I became interested in this, and began to stack. None of them became anything more than just a collection of hastily created images, sounds and aphorisms, but at some point I looked at my watch and found that it was already 4 in the morning. I was amazed and exhausted, and went to bed, while the visual components of the stacks of cards danced in my head.
And if you look at our historical clock, then in August 2019 HyperCard will turn 32. What happened to this program? I searched and found the eulogy of this program from entrepreneur and programmer Tim Oren, dated 2004, written the week that Apple removed this program from the market. He argued that the problem with HyperCard was that Apple was never able to figure out what the program was for.
“What was that?” Wrote Oren. “A tool for programming and designing user interfaces? Lightweight database and hypertext document management system? Media creation environment? Apple has not answered this question. ”
Therefore, the Cupertino-based company sent this program into exile in its Claris division, where it got lost among more interesting projects, such as Filemaker and the ClarisWorks office suite . “With Apple’s tacit agreement, after it reabsorbed Claris, the most dedicated fans, especially those from the educational community, supported the life of this program,” Oren continued.
But even before the cessation of development, the inventor of HyperCard foresaw its end. In a 2002 anxious interview, Bill Atkinson admitted to his “terrible mistake”. If he had thought that stacks can be connected among themselves in hyperspace, and not just installed on specific computers, everything would have turned out differently.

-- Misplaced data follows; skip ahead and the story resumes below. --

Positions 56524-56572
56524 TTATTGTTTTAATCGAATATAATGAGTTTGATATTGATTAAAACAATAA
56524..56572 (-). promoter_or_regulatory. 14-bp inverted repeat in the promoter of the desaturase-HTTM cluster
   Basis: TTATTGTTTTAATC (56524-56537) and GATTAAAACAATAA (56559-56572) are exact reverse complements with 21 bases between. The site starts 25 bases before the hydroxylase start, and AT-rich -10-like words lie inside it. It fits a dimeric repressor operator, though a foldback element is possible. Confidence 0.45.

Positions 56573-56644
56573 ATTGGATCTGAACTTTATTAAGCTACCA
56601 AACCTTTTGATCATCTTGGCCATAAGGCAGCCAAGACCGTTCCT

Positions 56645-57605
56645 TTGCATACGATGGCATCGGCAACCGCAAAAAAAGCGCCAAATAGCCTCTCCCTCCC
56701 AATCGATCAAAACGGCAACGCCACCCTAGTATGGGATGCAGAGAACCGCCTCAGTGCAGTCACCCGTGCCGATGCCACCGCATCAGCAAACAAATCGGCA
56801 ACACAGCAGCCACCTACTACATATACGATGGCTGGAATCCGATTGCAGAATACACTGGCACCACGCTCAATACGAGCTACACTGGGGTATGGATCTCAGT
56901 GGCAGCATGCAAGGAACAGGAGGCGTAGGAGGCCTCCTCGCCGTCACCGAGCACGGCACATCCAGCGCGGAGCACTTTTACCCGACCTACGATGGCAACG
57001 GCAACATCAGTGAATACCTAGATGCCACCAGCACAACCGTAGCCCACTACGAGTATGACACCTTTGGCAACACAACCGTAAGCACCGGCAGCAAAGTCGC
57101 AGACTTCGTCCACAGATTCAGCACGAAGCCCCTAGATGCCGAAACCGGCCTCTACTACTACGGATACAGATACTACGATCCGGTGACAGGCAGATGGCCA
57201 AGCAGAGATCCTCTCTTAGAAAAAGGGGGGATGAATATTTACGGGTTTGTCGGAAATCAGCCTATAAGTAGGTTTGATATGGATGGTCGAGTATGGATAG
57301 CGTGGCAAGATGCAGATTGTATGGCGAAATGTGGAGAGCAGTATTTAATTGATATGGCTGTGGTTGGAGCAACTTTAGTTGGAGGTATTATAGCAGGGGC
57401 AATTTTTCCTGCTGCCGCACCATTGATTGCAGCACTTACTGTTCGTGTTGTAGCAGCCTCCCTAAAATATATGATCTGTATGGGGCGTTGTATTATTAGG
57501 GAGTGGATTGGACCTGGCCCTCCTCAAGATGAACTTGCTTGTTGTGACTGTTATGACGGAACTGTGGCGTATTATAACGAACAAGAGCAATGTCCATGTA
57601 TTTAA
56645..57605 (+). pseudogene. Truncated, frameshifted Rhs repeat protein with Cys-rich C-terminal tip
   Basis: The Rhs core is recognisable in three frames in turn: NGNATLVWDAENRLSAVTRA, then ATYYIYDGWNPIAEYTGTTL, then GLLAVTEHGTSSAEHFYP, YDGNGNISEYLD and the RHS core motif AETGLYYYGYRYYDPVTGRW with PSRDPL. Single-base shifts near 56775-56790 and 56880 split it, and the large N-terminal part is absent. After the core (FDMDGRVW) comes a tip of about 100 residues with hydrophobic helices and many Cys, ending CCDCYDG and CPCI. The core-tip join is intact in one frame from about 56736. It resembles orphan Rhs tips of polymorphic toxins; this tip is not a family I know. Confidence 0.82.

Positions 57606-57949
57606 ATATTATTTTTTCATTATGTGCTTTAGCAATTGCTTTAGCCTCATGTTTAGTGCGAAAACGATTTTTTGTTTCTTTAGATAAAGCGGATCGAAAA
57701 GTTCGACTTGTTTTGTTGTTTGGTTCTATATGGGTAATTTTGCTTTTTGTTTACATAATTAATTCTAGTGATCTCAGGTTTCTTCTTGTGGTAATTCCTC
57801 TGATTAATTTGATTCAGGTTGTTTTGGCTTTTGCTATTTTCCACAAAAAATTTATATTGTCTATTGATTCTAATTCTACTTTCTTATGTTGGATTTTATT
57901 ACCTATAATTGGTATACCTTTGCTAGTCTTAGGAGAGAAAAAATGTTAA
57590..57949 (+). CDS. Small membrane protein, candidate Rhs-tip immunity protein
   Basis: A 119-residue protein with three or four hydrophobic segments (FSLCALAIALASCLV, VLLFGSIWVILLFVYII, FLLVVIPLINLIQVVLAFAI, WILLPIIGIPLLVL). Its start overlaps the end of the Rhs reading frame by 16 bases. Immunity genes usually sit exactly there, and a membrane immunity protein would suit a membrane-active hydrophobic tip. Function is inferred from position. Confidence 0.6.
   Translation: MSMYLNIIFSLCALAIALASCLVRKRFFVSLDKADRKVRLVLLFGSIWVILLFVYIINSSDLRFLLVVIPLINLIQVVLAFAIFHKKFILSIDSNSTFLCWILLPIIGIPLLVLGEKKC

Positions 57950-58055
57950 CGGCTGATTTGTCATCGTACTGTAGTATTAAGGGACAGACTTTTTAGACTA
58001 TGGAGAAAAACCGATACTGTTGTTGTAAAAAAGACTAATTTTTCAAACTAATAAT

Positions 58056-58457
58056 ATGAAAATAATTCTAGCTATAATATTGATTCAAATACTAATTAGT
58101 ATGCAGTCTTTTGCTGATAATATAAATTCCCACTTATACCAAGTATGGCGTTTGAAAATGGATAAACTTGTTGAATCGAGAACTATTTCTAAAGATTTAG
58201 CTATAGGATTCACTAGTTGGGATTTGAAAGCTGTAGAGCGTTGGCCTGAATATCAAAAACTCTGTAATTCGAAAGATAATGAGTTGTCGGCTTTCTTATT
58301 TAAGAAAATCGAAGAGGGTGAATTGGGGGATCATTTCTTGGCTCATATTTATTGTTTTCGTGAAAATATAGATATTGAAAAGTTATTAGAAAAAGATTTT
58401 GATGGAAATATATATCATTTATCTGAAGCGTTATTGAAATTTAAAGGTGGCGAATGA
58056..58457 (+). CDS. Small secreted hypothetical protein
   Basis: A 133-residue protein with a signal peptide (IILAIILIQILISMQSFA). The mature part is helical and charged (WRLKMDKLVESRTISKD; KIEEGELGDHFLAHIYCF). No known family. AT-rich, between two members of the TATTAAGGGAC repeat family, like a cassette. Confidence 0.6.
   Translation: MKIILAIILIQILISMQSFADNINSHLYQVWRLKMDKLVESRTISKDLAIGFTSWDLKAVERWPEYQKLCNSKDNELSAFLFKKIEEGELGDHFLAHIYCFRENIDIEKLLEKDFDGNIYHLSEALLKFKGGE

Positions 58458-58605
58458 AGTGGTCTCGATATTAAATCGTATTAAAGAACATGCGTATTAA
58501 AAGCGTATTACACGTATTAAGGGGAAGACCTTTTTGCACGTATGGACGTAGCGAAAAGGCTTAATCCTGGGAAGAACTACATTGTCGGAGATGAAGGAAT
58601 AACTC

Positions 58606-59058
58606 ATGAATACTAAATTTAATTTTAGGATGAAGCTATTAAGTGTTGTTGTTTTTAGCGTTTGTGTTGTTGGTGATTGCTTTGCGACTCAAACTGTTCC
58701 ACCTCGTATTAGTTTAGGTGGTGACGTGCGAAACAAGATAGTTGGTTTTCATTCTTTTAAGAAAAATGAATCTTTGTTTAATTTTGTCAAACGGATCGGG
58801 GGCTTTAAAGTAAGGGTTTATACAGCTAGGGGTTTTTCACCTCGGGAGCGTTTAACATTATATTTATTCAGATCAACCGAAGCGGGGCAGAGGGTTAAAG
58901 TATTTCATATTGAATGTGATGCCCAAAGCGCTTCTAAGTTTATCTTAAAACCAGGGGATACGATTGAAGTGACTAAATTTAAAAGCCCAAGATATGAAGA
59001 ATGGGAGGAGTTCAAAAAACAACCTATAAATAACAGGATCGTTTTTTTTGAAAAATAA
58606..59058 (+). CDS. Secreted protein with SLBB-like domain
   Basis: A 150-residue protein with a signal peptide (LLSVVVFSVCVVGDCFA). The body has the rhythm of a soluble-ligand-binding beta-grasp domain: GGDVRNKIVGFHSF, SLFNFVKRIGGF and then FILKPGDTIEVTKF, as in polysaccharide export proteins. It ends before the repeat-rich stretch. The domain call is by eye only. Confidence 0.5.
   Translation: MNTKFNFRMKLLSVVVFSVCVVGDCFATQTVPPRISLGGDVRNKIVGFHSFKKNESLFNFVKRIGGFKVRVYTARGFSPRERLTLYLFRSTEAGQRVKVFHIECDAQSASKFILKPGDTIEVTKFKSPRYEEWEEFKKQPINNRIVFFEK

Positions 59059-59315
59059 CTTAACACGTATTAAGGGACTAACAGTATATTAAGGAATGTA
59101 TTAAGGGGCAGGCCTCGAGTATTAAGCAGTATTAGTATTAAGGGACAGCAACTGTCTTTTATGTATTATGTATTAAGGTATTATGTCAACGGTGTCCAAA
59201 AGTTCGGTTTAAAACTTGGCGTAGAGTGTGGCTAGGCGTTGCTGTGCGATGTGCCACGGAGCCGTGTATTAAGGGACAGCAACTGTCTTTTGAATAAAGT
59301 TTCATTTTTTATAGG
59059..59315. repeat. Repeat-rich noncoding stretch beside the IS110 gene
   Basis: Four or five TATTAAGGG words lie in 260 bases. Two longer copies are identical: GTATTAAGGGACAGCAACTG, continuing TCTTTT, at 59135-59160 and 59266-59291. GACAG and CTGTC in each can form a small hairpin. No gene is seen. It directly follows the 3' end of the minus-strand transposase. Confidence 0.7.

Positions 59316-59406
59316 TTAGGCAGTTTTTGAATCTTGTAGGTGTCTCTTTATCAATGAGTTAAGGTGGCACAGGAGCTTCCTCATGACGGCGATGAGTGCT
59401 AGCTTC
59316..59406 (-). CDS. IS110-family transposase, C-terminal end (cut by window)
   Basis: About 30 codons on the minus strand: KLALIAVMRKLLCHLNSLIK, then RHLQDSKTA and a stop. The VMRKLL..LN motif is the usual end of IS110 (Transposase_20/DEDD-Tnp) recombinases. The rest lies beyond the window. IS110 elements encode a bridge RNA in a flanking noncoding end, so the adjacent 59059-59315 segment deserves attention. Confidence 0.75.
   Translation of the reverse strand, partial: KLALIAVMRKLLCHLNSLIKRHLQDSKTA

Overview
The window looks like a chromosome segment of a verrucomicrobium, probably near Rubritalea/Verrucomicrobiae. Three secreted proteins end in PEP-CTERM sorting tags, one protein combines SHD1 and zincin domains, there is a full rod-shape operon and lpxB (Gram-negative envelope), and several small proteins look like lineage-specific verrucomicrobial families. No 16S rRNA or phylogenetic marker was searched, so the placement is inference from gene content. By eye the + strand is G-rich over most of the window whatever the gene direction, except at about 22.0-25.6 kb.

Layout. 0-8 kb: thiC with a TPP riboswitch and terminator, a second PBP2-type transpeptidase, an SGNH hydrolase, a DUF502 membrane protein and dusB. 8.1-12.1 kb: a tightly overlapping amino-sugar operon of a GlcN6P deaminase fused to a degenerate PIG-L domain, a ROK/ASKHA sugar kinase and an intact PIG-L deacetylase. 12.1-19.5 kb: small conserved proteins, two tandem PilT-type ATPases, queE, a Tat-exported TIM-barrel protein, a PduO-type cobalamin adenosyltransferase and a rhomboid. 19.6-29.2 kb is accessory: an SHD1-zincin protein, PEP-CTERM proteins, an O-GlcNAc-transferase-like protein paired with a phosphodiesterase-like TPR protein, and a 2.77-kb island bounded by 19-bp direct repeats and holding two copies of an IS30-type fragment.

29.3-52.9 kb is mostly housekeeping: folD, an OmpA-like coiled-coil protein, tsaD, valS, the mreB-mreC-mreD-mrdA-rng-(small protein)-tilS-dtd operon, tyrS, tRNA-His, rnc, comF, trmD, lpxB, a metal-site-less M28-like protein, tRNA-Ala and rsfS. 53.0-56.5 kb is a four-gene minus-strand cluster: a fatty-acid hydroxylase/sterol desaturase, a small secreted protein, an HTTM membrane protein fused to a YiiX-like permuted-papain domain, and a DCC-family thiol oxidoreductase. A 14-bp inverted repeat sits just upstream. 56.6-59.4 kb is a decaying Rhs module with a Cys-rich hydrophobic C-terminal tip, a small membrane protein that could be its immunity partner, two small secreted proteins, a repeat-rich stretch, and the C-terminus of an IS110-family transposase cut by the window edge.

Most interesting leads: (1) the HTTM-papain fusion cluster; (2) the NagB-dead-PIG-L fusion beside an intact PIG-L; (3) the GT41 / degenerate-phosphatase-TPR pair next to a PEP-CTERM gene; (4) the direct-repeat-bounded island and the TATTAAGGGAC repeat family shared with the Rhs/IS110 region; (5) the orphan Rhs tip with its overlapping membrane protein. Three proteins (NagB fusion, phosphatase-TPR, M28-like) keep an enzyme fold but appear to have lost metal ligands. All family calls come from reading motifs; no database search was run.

“I missed HyperCard,” Atkinson complained. “I grew up in a culture bounded by Apple.” If I grew up in a network culture like Sun, HyperCard could be the first web browser. My blind spot at Apple prevented me from turning HyperCard into the first web browser. ”
HyperCard may not have become the first web client, but I think that it deserves a greater place in the history of the Internet.
In the year that the HyperCard television show came out of San Francisco, Computer Chronicles released a program about it. And the leading episodes quickly determined what it was based on.
“HyperCard is based on hypertext,” Gary Kildol told Stuart Cheyfet. - This concept was invented by Ted Nelson and Doug Engelbart in the 60s. The basic idea is this: if we try to conduct research on a topic, then materials on it exist in all sorts of different places. These may be books, magazines, tapes, Compuserve [the first major commercial Internet provider in the USA / approx. transl.] - and it would be nice to somehow connect all this in electronic form, so that, for example, we can, by clicking on Beethoven, jump from one page to another ... That was the essence of hypertext. ”
Theodor Nelson proposed the concept of hypertext back in the 60s and tried to implement it in the never-completed Xanadu project . Without losing enthusiasm, Nelson turned into an expressive preacher of this idea. In his 1974 book Computer Lib / Dream Machines, he defined hypertext as “a form of recording that branches or performs an action upon request; it is best expressed on a computer display. ” By simplifying the process of distribution and access to information, hypertext and hypermedia could free society from those whom Nelson considered an overly professionalized digital information elite.